As some readers will be aware, the collapse of the Westpoint group of companies was the subject of a major investigation by the Australian Securities and Investments Commission. This article though concerns the prosecution of Mr Carey by the Western Australian Commissioner for Consumer Protection.
While the decision in Carey v Commissioner for Consumer Protection  WASCA 195 is unsurprising given the facts, the judgments discuss the due diligence defence and provide a useful analysis of the relevant principles.
Westpoint sells apartments too cheaply
Mr Carey was a director of Westpoint Realty Pty Ltd. He was also a director of Lanepoint Enterprises Pty Ltd, a subsidiary of Westpoint.
Lanepoint had acquired a parcel of land in a suburb of Perth for the purpose of redeveloping the land by constructing apartments on it. Westpoint was engaged by Lanepoint to sell apartments in the first stage of the redevelopment off the plan.
Sometime after these apartments had been sold, Mr Carey decided that they had been sold too cheaply. He instructed that the contracts for the sale of the apartments should be terminated, and the apartments should be resold to other purchasers at significantly higher prices. Mr Carey was aware that agents employed by Westpoint were to be instructed to give effect to that decision.
Charges under section 12(2)(b) of the Fair Trading Act 1987 (WA) (now section 30(1) of the Australian Consumer Law (WA)) arose from representations made by Westpoint's agents to the purchasers of five apartments which resulted in the purchasers agreeing to terminate their contracts for the purchase of an apartment in first stage of the redevelopment. The representations, which the agents knew to be untrue, were that the project was not going ahead, or might never be finished, and that the purchasers' only option was to agree to terminate their contracts and obtain a refund of all the moneys that they had paid.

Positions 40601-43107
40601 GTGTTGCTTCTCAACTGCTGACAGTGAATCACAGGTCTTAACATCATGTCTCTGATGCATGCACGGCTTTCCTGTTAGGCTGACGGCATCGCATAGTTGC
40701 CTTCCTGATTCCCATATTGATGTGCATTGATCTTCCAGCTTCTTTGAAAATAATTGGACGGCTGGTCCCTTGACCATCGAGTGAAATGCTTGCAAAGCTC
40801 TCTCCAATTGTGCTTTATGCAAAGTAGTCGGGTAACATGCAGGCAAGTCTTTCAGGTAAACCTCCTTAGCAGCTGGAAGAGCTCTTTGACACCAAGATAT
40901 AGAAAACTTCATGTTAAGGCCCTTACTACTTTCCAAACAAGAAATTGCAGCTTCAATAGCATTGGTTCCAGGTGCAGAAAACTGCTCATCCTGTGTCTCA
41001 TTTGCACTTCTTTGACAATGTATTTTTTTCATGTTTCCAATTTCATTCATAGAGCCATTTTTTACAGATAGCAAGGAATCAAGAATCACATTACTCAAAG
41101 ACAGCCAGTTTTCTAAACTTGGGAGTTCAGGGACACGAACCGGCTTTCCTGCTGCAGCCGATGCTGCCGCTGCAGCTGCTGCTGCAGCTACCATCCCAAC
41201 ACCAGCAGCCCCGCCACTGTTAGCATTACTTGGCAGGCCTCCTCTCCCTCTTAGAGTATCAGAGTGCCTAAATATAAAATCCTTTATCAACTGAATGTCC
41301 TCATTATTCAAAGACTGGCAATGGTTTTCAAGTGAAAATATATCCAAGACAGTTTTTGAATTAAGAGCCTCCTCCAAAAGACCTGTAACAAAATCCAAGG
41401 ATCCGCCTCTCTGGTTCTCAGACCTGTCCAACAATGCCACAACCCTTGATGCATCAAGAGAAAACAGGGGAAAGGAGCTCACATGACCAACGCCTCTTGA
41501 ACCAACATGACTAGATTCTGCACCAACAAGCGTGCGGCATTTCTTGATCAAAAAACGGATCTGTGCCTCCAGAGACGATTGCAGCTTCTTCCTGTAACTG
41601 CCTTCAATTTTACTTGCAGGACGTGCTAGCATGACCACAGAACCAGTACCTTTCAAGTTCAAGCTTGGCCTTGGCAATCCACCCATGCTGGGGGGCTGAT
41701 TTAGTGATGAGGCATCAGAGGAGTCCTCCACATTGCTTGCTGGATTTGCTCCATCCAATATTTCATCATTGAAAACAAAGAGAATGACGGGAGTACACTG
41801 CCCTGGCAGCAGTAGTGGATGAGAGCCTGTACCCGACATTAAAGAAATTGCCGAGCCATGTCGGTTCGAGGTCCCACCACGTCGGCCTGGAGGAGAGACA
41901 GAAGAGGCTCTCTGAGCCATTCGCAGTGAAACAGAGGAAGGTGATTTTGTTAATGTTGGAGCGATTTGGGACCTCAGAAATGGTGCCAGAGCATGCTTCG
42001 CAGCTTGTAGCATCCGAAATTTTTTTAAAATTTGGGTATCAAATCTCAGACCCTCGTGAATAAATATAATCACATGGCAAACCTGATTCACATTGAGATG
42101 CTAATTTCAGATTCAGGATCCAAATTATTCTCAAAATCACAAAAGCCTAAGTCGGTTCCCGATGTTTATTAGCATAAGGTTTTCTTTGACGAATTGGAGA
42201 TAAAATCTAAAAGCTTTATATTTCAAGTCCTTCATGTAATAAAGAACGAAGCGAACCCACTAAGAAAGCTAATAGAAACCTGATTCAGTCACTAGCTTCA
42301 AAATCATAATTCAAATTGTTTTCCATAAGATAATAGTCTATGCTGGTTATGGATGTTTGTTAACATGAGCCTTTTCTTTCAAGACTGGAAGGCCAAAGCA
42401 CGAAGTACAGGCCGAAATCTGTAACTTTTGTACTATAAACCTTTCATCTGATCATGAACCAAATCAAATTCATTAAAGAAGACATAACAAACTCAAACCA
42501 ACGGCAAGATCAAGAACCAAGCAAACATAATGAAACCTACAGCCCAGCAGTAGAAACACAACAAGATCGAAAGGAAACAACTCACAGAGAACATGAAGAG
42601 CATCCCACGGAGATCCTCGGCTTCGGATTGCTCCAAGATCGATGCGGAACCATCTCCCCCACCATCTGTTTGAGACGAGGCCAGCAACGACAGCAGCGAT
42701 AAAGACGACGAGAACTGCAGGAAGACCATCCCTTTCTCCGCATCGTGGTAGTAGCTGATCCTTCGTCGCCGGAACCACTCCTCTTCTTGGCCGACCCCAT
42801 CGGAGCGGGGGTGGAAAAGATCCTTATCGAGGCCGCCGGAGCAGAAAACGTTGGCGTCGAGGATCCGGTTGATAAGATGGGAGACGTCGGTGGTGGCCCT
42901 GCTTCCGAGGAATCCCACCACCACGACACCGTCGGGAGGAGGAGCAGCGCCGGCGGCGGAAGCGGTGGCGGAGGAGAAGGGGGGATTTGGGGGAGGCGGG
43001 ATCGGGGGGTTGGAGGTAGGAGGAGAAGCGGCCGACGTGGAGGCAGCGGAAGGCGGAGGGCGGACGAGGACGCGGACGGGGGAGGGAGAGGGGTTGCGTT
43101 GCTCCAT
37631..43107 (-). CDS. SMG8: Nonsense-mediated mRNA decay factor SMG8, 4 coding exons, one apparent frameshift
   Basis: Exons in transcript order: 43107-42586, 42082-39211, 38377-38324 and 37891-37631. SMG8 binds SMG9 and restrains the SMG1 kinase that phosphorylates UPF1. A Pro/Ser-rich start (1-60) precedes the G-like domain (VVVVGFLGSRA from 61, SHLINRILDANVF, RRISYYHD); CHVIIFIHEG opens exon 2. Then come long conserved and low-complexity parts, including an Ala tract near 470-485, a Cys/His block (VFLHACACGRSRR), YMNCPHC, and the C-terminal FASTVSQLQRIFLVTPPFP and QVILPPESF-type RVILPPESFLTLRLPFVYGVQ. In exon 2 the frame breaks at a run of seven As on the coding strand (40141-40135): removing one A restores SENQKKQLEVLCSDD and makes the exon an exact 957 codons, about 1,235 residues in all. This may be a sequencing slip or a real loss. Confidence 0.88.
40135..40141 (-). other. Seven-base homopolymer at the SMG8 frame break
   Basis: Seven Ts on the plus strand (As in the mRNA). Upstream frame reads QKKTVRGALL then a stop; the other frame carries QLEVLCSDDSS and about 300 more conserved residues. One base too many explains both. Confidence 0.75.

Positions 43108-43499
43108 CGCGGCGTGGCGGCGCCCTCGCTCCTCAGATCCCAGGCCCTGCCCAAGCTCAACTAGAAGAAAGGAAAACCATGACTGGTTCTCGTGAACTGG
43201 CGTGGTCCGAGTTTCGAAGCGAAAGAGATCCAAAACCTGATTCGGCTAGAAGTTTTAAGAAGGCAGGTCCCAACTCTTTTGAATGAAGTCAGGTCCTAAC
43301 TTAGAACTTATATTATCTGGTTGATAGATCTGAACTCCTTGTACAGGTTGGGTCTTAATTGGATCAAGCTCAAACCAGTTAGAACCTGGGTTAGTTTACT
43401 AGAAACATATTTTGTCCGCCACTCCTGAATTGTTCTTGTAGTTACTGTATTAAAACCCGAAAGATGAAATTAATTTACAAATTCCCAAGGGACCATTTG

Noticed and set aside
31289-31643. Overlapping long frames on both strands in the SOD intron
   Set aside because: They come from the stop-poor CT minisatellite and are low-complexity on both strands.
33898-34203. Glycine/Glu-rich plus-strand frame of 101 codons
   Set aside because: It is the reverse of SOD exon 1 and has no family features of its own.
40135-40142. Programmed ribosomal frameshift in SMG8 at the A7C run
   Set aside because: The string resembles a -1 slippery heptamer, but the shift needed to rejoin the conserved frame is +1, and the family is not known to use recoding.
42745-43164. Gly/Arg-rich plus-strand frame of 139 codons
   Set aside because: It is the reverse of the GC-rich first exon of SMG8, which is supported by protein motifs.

Was Mr Carey liable for the conduct of the agents?
The agents and Westpoint were convicted of making a false or misleading representation concerning the use to which land was capable of being put, contrary to section 12(2)(b) of the Act. Under section 81(1) of the Act, Mr Carey was also guilty of breaching section 12(2)(b) unless he could establish the defence included in the section.
Section 81(1) provides that:
"Where a corporation … is convicted of an offence against this Act, each person who, at the time of the commission of that offence, was a director of the corporation or was the manager, secretary or other similar officer … is also guilty of an offence unless he proves:
(a) that the offence was committed without his knowledge, or that he did not authorise or permit the commission of the offence; and
(b) that he was not in a position to influence the conduct of that corporation or body or, being in such a position, could not by the exercise of reasonable diligence have prevented the commission of the offence".
The magistrate found that Mr Carey had failed to establish the defence provided by section 81 of the Act and convicted him of five counts of breaching section 12(2)(b). Mr Carey appealed to the Supreme Court, and following the rejection of this appeal, (see Carey v Commissioner for Consumer Protection  WASC 8), he appealed to the Court of Appeal.